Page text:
Why do golf and massage go together?

Why do golf and massage go together?

Did you know, that, according to official figures from four UK, and Ireland golf unions, participation in golf in 2022 was the second highest since records began, over 30 years ago!!  Research and data collected by The R&A along with England Golf, Scottish Golf, Wales Golf, and Golf Ireland report that 5.6 million adults played at least one 9, or 18 hole round of golf in Great Britain, and Ireland in 2022. That is A LOT of people, and that’s ONLY ADULTS!! Furthermore, research showed that golf participation is more than 50 percent above pre-pandemic levels (1). 

My ONLY ever exposure to golf in my youth was through television, when my father occasionally watched Jack Nicklaus. There was nothing ‘calling’ to me to want to play the game, the only part that intrigued me…warm weather in February!  I wanted to be where the golfers were because I wanted to be in sunny warm weather!  Years later, when I married into a family of golfers from Yorkshire, and then when my son decided he LOVED golf at the age of 9, I thought I better get interested, even if there was a lack of warm sunshine in Berkshire.  I bypassed pretty summer clothes, dug out boots, warm clothes, and waterproofs, and started to investigate the draw of golf.   

This is what I learned…

Golf can be considered a low-impact sport whose benefits may include:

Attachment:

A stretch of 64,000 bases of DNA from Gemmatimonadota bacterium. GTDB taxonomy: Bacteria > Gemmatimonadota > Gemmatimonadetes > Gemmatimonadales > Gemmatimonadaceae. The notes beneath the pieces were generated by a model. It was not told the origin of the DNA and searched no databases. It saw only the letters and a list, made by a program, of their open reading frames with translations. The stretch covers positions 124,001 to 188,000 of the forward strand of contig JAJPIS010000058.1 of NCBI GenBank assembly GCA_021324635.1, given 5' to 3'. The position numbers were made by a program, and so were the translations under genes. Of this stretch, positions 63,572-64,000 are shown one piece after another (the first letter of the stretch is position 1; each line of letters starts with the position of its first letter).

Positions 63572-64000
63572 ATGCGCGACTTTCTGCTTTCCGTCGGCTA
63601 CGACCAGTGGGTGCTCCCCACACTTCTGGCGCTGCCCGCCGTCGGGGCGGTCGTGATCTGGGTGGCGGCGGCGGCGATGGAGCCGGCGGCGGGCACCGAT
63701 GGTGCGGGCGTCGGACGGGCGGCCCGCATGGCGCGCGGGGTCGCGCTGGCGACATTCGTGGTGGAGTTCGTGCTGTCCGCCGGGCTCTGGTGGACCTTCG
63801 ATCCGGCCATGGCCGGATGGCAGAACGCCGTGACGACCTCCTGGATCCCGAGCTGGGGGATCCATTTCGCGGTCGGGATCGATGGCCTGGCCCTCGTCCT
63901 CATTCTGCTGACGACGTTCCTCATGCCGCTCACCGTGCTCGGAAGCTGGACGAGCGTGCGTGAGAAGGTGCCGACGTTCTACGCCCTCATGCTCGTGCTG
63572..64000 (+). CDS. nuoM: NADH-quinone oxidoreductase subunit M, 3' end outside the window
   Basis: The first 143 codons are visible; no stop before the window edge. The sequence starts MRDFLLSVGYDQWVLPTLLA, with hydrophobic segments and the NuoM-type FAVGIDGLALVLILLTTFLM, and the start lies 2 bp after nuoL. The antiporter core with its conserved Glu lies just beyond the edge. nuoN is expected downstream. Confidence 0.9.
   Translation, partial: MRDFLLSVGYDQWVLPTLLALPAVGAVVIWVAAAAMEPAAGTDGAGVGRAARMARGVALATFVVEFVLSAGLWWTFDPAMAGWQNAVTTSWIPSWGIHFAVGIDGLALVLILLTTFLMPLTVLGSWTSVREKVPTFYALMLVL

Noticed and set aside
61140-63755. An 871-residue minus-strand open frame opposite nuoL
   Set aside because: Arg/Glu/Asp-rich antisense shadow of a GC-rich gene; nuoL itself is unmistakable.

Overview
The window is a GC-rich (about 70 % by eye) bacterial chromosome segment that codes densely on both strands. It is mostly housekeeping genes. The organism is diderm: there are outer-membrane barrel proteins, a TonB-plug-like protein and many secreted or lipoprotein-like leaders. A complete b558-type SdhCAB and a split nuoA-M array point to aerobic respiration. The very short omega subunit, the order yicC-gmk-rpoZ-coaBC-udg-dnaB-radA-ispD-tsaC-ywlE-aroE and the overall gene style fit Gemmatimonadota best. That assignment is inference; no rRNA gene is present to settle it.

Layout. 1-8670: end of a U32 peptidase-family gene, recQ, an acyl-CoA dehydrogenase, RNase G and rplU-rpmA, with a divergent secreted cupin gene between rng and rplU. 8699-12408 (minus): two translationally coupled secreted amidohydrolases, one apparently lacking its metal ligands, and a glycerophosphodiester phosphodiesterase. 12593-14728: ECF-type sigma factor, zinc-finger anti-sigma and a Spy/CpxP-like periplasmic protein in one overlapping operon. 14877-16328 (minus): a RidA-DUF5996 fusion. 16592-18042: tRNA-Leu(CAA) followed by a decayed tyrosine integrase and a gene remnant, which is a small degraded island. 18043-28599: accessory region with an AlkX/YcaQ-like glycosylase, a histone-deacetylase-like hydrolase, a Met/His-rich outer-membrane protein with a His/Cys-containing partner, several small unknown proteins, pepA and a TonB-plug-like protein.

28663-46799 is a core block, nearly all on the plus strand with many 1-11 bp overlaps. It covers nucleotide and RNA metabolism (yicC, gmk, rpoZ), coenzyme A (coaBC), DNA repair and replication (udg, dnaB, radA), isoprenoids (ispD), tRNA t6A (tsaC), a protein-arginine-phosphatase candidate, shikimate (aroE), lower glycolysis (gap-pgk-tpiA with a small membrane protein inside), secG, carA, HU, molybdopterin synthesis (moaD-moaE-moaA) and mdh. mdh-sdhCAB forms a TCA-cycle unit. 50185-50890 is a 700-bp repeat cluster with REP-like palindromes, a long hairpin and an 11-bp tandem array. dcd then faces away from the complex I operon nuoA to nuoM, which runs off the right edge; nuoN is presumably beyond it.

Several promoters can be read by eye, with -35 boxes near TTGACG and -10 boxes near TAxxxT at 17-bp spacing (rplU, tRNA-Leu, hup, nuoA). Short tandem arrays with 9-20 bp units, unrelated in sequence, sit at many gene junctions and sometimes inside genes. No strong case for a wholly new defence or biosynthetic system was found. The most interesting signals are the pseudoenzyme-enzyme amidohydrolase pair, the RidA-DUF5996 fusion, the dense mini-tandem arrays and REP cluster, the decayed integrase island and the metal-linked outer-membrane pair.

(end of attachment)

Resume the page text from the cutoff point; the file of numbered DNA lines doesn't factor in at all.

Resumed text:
– Letting go of stress, at least for a while. By focusing on your game, you have the opportunity to not overthink everything else!          

– Fitness. Good cardio from walking. Great exercise – a full body workout (shoulders, arms, legs, abs)  

– Get fresh air, and be surrounded by beautiful greenery

– Companionship- be with old friends, and make new ones 

– Satisfaction, because your golf skill has improved! Very satisfying. 

HOWEVER…I also learned there are plenty of injuries waiting to happen!! In golf?!! Really??!

– Mass General Brigham Hospital in Boston, US says because of improper mechanics in your golf swing, and/or a lack of strength and mobility could be the reason you may begin to experience lower back, hip, shoulder, and elbow pain and injuries (2)

AND…

– A review of biomechanical risk factors published by Sports Medicine and Health Science in 2020 tells us that professional and amateur golfers both can experience overuse injuries; professionals because of reduced swing variance, and amateurs because of improper technique and musculoskeletal imbalances.  They also tell us risk further increases if a golfer lacks adequate mobility (3).

Now…even though I have taken golf lessons, and managed to hit a ball over a good-sized lake, I still don’t play golf.  I prefer the walk, but, as an ultra distance trail runner, with many multi-day events under my belt, I understand how frustrating injuries can be, with forced recovery time, not being able to do what I love. 

What do I do as part of a routine to help prevent injury, or recover from injury? 

Apart from strength training, I have rest days and I get regular massages.